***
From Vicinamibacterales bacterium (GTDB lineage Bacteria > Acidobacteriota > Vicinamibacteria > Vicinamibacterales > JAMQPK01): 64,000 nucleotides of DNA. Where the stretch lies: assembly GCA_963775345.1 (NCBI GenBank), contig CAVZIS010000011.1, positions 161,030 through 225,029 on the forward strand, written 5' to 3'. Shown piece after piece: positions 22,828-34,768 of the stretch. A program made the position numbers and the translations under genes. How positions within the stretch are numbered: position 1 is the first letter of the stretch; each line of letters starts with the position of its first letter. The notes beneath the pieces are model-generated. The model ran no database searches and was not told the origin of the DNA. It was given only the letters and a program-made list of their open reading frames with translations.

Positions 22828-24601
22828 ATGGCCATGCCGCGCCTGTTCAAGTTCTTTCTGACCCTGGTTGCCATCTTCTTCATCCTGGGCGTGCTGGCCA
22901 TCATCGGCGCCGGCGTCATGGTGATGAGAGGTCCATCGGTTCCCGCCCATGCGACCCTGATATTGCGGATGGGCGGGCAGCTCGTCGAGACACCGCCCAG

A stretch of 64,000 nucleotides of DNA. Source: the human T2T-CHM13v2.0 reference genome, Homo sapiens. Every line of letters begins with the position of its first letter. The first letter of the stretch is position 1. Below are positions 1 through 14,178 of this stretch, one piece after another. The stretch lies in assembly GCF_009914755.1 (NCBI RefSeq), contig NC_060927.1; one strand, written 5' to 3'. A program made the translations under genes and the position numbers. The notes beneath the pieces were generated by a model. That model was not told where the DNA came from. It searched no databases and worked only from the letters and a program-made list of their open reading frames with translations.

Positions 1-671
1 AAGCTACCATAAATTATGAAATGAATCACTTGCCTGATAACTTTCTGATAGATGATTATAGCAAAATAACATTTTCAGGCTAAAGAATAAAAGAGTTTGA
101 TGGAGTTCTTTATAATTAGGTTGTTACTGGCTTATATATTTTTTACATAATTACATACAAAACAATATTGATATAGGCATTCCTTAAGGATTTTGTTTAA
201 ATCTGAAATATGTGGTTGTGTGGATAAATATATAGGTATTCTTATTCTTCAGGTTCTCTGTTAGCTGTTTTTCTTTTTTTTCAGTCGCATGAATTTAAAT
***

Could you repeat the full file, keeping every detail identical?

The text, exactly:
From Vicinamibacterales bacterium (GTDB lineage Bacteria > Acidobacteriota > Vicinamibacteria > Vicinamibacterales > JAMQPK01): 64,000 nucleotides of DNA. Where the stretch lies: assembly GCA_963775345.1 (NCBI GenBank), contig CAVZIS010000011.1, positions 161,030 through 225,029 on the forward strand, written 5' to 3'. Shown piece after piece: positions 22,828-34,768 of the stretch. A program made the position numbers and the translations under genes. How positions within the stretch are numbered: position 1 is the first letter of the stretch; each line of letters starts with the position of its first letter. The notes beneath the pieces are model-generated. The model ran no database searches and was not told the origin of the DNA. It was given only the letters and a program-made list of their open reading frames with translations.

Positions 22828-24601
22828 ATGGCCATGCCGCGCCTGTTCAAGTTCTTTCTGACCCTGGTTGCCATCTTCTTCATCCTGGGCGTGCTGGCCA
22901 TCATCGGCGCCGGCGTCATGGTGATGAGAGGTCCATCGGTTCCCGCCCATGCGACCCTGATATTGCGGATGGGCGGGCAGCTCGTCGAGACACCGCCCAG

A stretch of 64,000 nucleotides of DNA. Source: the human T2T-CHM13v2.0 reference genome, Homo sapiens. Every line of letters begins with the position of its first letter. The first letter of the stretch is position 1. Below are positions 1 through 14,178 of this stretch, one piece after another. The stretch lies in assembly GCF_009914755.1 (NCBI RefSeq), contig NC_060927.1; one strand, written 5' to 3'. A program made the translations under genes and the position numbers. The notes beneath the pieces were generated by a model. That model was not told where the DNA came from. It searched no databases and worked only from the letters and a program-made list of their open reading frames with translations.

Positions 1-671
1 AAGCTACCATAAATTATGAAATGAATCACTTGCCTGATAACTTTCTGATAGATGATTATAGCAAAATAACATTTTCAGGCTAAAGAATAAAAGAGTTTGA
101 TGGAGTTCTTTATAATTAGGTTGTTACTGGCTTATATATTTTTTACATAATTACATACAAAACAATATTGATATAGGCATTCCTTAAGGATTTTGTTTAA
201 ATCTGAAATATGTGGTTGTGTGGATAAATATATAGGTATTCTTATTCTTCAGGTTCTCTGTTAGCTGTTTTTCTTTTTTTTCAGTCGCATGAATTTAAAT